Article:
Orlando Makes Online Pitch for Fun in the SunWhile many city and state tourism officials are pouring millions into television and print advertising to lure travelers back after Sept. 11, Orlando-area tourism organizations are relying on direct Internet promotions.
Orange County Convention and Visitors Bureau, which represents the Florida tourist area that includes Walt Disney World, Universal Orlando, numerous smaller attractions and hotels, launched the Magical Orlando Getaways promotion on a microsite Oct. 1.
At Orlandoinfo.com/getaways, 90 hotels offer the third night free for anyone who stays two nights. Consumers also can search the site's database by hotel, room rates and other specifications.
After three weeks, about 13,000 visitors had checked out the Getaways site, which has links from Orlandoinfo.com's main page or its Special Values page. Though the visitors bureau does not track how many room bookings come directly from the site, several local hotels reported that consumers were booking because of the online promotion.
The bureau also introduced a separate Web site, Orlandoticketsales.com, on Oct. 29 for local attractions to display value-added and package-ticket deals. The site had been in development for about six months, held up by technology issues and working out ticket packages, but bureau executives accelerated its launch soon after Sept. 11.
Orlandoticketsales.com, the Magical Getaways promotion and Orlandoinfo's Hot Hotel Rates were promoted in an Oct. 30 e-newsletter to 150,000 to 200,000 people who have ordered the bureau's vacation-planning kit and opted to receive e-mail updates. The bureau typically sends e-mail to that database every other month, but has not sent any for a while.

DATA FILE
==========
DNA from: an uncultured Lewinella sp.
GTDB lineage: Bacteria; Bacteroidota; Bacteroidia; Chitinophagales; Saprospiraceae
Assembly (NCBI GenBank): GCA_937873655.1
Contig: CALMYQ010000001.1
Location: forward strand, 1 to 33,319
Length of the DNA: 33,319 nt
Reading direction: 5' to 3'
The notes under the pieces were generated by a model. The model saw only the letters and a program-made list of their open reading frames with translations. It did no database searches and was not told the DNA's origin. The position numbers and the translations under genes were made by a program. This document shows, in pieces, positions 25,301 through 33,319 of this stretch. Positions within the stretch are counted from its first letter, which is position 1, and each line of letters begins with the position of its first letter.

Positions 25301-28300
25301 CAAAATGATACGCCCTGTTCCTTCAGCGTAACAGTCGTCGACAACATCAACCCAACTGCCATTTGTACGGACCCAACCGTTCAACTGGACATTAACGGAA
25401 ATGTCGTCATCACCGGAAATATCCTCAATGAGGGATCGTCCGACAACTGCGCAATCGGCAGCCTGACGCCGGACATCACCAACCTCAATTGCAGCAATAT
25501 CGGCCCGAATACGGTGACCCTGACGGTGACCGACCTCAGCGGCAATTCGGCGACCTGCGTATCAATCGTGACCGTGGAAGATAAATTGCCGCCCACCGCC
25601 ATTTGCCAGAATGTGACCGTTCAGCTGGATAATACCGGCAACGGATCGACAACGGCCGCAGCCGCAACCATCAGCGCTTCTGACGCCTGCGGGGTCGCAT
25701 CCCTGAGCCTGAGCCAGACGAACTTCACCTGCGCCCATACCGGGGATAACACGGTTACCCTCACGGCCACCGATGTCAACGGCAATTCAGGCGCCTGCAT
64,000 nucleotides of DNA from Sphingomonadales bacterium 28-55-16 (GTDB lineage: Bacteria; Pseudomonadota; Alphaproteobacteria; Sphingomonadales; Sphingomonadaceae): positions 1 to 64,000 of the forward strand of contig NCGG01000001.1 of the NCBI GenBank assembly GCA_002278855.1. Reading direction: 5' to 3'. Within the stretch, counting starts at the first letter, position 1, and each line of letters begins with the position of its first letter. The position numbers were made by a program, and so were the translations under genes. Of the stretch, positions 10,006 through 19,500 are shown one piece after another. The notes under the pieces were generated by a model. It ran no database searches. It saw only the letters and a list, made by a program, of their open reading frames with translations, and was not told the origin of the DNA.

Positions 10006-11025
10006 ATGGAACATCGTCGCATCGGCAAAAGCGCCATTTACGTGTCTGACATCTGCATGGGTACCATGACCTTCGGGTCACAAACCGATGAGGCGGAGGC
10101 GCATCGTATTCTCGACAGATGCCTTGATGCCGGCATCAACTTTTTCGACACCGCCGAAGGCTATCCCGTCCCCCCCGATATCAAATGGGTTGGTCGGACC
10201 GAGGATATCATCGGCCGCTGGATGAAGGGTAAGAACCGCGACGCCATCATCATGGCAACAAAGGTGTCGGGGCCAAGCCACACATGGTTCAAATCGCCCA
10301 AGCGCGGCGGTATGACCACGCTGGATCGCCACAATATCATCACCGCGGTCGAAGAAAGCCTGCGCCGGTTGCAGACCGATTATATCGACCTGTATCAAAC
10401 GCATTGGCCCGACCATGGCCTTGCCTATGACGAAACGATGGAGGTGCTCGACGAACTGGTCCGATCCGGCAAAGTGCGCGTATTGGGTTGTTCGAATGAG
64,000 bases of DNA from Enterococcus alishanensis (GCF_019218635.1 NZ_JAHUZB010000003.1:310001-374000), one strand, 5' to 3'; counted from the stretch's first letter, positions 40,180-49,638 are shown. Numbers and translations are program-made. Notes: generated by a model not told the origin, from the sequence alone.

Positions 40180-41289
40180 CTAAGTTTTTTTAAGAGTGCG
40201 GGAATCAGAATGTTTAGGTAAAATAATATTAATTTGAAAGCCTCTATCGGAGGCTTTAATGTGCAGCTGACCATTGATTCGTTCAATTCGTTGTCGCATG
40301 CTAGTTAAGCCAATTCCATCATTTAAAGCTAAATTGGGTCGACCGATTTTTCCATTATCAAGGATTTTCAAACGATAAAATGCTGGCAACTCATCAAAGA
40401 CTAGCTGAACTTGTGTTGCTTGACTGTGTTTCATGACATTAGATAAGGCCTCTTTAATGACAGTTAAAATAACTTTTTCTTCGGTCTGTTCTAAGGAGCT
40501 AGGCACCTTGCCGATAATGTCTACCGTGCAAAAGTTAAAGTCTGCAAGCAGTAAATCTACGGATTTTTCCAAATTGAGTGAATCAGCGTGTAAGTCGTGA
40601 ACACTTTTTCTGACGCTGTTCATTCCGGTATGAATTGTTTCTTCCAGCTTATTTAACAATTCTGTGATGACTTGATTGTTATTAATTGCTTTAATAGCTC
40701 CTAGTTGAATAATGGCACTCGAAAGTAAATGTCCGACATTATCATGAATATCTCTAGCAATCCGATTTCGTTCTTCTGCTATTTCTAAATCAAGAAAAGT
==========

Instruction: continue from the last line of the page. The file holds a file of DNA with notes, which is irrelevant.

"Obviously with the events of Sept. 11, we held off. [Now] we'll do an e-mail blast with multiple offerings," said Peter Cranis, vice president of consumer marketing for the bureau, which handles Web design and marketing in-house.
The Orlando-area promotion was sorely needed after theme parks and hotels experienced drastic drops in attendance after Sept. 11. Universal Studios and Walt Disney World have laid off workers and cut back hours and services, and hotels were affected by canceled conventions and the lack of leisure travelers.
"After the 11th, we suspended traditional marketing to do special fourth-quarter marketing," Cranis said. The bureau has temporarily abandoned its travel directory and direct response television advertising to focus on "family values" television and print advertising in the Southeast and the Web promotions.
"We always try to use the Web pretty heavily to support what we're doing, whether it's paid advertising or public relations," Cranis said. Cost-effective Web advertising is typically less than 5 percent of the bureau's marketing budget, he said.